The international “MeToo” campaign, which has emboldened women to speak out against the sexual harassment they’ve experienced and prompted the media to write about it, has claimed its first high-ranking political victim in Norway. There may be more, given reports of harassment claims filed within most of the country’s political parties.
Newspaper Dagsavisen reported that nearly all Norwegian parties have dealt with cases tied to sexual harassment or other forms of abuse during the past five years. More of the cases have ticked in during the past few months, also since the Labour Party’s Deputy Leader Trond Giske became the highly public target of several complaints extending over many years.
His announcement Sunday night that he was resigning as deputy leader and willing to give up his post as Labour’s finance policy leader and spokesman came after conflict and drama within a party already in crisis over its parliamentary election loss in September. Norway’s other eight parties with representation in Parliament have mostly refrained from commenting on Labour’s crisis, perhaps knowing full well they could land in the spotlight as well.
Christian Democrats forced to apologize
One already did, with the Christian Democrats’ secretary general Hilde Frafjord Johnson issuing an unconditional apology just before Christmas to a young member of its youth group KrFU (Kristelig Folkeparti Ungdom). Julia Sandstø, age 20, had gone public in newspaper Aftenposten, complaining not only about what she believed was harassment but also that party leaders had all but dismissed her complaint without pursuing it.
When Sandstø was then finally called into Johnson’s office to discuss her complaint, she was verbally attacked by a member of the party’s central board while waiting for the meeting. “Everyone has fallen in love and done stupid things,” she claims he told her. “You know that.” He went on to criticize her for talking to Aftenposten, because her tale had concerned parents who suddenly weren’t sure they wanted their children to be members of the party’s youth group. The unidentified party official went on to blame her disclosure of harassment for “making the past few weeks very difficult for very many at the office.”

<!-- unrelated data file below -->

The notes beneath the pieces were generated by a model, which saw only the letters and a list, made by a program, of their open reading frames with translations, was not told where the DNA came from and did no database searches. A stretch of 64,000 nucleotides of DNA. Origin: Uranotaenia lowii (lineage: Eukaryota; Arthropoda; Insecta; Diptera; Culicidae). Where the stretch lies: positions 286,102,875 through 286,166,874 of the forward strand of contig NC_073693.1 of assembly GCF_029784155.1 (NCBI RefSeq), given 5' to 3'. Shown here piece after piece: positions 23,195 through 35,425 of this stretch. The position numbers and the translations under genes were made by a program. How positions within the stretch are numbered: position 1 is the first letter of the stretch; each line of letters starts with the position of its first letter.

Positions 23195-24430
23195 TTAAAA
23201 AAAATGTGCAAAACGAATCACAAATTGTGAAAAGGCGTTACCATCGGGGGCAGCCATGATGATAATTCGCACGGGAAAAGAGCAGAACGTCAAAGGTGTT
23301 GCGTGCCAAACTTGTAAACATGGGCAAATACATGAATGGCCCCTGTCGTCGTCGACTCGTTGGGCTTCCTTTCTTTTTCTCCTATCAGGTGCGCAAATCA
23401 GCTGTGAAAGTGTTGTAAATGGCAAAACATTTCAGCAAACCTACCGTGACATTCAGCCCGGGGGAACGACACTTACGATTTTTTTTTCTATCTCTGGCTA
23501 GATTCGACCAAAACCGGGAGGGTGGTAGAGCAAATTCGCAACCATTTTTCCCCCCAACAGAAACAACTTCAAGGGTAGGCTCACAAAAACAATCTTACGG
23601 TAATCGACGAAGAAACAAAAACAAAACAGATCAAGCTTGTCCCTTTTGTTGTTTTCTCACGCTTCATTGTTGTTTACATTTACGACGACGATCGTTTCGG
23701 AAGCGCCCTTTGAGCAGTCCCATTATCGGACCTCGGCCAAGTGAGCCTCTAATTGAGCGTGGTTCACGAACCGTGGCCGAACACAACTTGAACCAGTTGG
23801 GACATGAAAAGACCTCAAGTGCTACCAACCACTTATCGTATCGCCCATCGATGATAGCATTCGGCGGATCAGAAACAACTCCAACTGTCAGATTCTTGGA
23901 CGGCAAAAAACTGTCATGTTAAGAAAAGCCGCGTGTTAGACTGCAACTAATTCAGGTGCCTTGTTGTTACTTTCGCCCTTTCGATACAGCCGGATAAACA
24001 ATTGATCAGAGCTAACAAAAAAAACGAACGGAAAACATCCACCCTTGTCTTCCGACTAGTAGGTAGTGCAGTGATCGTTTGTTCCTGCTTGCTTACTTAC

Sandstø also said that KrFU leader Martine Tønnessen and secretary general Otto Galtung had tried to get her to withdraw her complaint. “Martine said it wasn’t any ‘case,'” Sandstø told Aftenposten, apparently because Tønnessen didn’t think the incident Sandstø had described (details of which have not been revealed) amounted to harassment. Tønnessen said “all” other political parties’ youth groups had experienced similar “incidents” but they were advised not to reveal them because it could damage the party itself.
“I had no confidence that my complaints would be taken seriously,” Sandstø told Aftenposten. “It was very uncomfortable.” Both Tønnessen and Galtung have objected to Sandstø’s version of events and claimed to Aftenposten that they do seek openness on harassment cases, on the grounds it occurs within the party and not in the media.
Johnson, a former government minister and the party’s top administrator, ended up publicly apologizing to Sandstø two days later. “It was always our intention to support her, thank her for her feedback, invite her to a dialogue, be clear that we want to listen to her and that it’s the victims’ own evaluation and position that we take seriously,” Johnson told Aftenposten.